Opinion: Holocaust education is sorely needed 

  

Recently the state legislature passed a law requiring Holocaust education in Wisconsin public schools. This was extremely important not just for the Jewish community but for everyone. It will highlight how vigilant we, as a society, must be to make sure that these horrific acts in World War II are never repeated.  
 
As a retired public school and religious school teacher, I understand first-hand how educating children not just about the causes of the Holocaust but how to prevent something like this from ever happening again is vital to our future and democracy. 
 
Unfortunately, I have had conversations with adults who have failed to understand the significance of the Holocaust. For example, an award-winning high school English teacher complained to me that too much attention is given to the Holocaust. She went further that she knew the real reason this is being required – insinuating that Jews have too much power. She didn’t know I was Jewish and had family members that died in the Holocaust and some that survived the Holocaust. That comment, while shocking on one level, was not surprising due to antisemitic misconceptions. Educating children about the Holocaust is a defense against hatred of all kinds. 
 
What is also so striking and needs to be known is the lack of knowledge our state legislators have about the Holocaust. In the July issue of the Wisconsin Jewish Chronicle, an article appeared about three current legislators, including a comparison of vaccine requirements to “Germany back in the ‘40s.” Another legislator referred to “Germany” in opposing gun restrictions. These types of comments, continually made, diminish the treatment of Jews during the Holocaust. 
 
After reading another article about this same topic that appeared in the June 15, 2021, edition of the Milwaukee Journal Sentinel I contacted my state representative, Dan Knodl. I called his office requesting his viewpoint about this important issue. I inquired as I felt it was important for the community to know his response to these types of comments and if he didn’t agree, would he speak up to the other legislators who made these irresponsible comments. My contact information was taken, and I was told he would get back to me. I was never contacted. I then sent an email requesting a response. Once again, he never responded to my questions. Knowing the importance of this issue, I again called and left a voice message but still no response.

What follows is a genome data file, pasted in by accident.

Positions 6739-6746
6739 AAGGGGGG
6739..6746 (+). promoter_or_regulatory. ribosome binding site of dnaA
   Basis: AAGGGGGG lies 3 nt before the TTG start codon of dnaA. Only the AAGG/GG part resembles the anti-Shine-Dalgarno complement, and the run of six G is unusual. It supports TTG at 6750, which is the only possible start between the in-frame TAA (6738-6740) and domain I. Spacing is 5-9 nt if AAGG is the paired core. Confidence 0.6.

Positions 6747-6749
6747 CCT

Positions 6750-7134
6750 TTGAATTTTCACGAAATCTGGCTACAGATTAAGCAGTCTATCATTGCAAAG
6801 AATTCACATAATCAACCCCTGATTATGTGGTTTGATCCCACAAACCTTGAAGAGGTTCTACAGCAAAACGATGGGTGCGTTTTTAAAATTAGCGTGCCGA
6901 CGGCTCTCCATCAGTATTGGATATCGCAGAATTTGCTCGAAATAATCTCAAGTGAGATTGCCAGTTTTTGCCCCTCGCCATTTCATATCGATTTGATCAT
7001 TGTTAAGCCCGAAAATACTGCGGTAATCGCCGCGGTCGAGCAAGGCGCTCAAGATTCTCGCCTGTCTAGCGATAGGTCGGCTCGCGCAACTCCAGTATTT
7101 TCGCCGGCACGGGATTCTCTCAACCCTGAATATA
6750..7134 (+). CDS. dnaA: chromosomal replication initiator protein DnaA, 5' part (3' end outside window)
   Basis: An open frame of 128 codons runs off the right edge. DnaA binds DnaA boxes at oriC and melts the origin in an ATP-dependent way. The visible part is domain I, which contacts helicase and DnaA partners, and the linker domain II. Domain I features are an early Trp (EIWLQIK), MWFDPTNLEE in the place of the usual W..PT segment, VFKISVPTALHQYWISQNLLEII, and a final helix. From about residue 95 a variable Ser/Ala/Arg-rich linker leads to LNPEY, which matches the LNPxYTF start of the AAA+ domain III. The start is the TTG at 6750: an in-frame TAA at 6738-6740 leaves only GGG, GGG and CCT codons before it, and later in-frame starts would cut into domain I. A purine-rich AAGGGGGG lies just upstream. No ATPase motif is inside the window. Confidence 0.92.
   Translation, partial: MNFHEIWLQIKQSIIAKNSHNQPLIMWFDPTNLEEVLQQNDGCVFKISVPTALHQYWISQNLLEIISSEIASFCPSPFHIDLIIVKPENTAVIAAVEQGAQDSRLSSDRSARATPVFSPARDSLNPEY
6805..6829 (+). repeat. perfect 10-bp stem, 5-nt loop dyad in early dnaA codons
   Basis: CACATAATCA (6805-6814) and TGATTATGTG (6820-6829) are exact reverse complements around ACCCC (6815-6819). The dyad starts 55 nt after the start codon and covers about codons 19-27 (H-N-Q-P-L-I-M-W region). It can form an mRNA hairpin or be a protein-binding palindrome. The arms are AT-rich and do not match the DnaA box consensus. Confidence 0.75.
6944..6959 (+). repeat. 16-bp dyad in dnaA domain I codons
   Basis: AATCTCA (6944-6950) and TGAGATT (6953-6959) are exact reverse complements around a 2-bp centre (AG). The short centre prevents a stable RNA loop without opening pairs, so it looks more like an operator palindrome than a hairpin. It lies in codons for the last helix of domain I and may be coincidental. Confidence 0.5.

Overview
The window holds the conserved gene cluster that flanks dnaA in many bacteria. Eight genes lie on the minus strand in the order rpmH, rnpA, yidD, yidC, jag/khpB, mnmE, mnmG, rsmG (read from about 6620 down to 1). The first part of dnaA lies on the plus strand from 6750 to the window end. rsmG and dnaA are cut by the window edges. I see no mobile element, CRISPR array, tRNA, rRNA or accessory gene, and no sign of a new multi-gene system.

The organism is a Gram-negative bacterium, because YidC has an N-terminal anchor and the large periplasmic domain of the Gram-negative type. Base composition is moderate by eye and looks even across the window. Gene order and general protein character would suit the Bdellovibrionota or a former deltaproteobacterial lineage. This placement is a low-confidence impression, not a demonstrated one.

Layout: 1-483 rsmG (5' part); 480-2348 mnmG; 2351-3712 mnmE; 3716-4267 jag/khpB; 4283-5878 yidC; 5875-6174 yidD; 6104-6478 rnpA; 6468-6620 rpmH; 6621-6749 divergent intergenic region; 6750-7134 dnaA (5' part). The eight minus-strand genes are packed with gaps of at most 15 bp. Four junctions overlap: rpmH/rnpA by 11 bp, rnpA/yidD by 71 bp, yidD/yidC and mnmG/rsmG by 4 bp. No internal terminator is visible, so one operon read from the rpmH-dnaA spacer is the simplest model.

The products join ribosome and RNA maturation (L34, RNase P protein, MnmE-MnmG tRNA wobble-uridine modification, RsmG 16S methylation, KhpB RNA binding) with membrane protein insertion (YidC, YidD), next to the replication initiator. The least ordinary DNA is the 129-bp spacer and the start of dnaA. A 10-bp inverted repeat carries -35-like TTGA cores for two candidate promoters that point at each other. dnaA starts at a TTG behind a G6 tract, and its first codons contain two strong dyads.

I hope to help Dan Knodl understand how destructive such ideas and language used about the Holocaust can be offensive and perpetuate false equivalencies. I further hope that he will take his role as a political leader to confront such irresponsible language. In fact, one of the lessons of the Holocaust is the dangers that happen when people remain silent. I am disappointed that he didn’t contact me and work to stop the spread of hurtful comparisons made by fellow legislators.  
 
As an elected alderman for the 4th district of the City of Mequon, I understand that my language and actions are impactful to not just my district, but to the community as a whole. I try to be thoughtful, listen, and respond to those who want my view as well to take a stand.  
 
I think our state elected leaders would benefit from learning about the horrors of the Holocaust as well as doing all in their power to support the expression, “Never Again.” 
 
Jeffrey Hansher is a 4th district alderman in Mequon.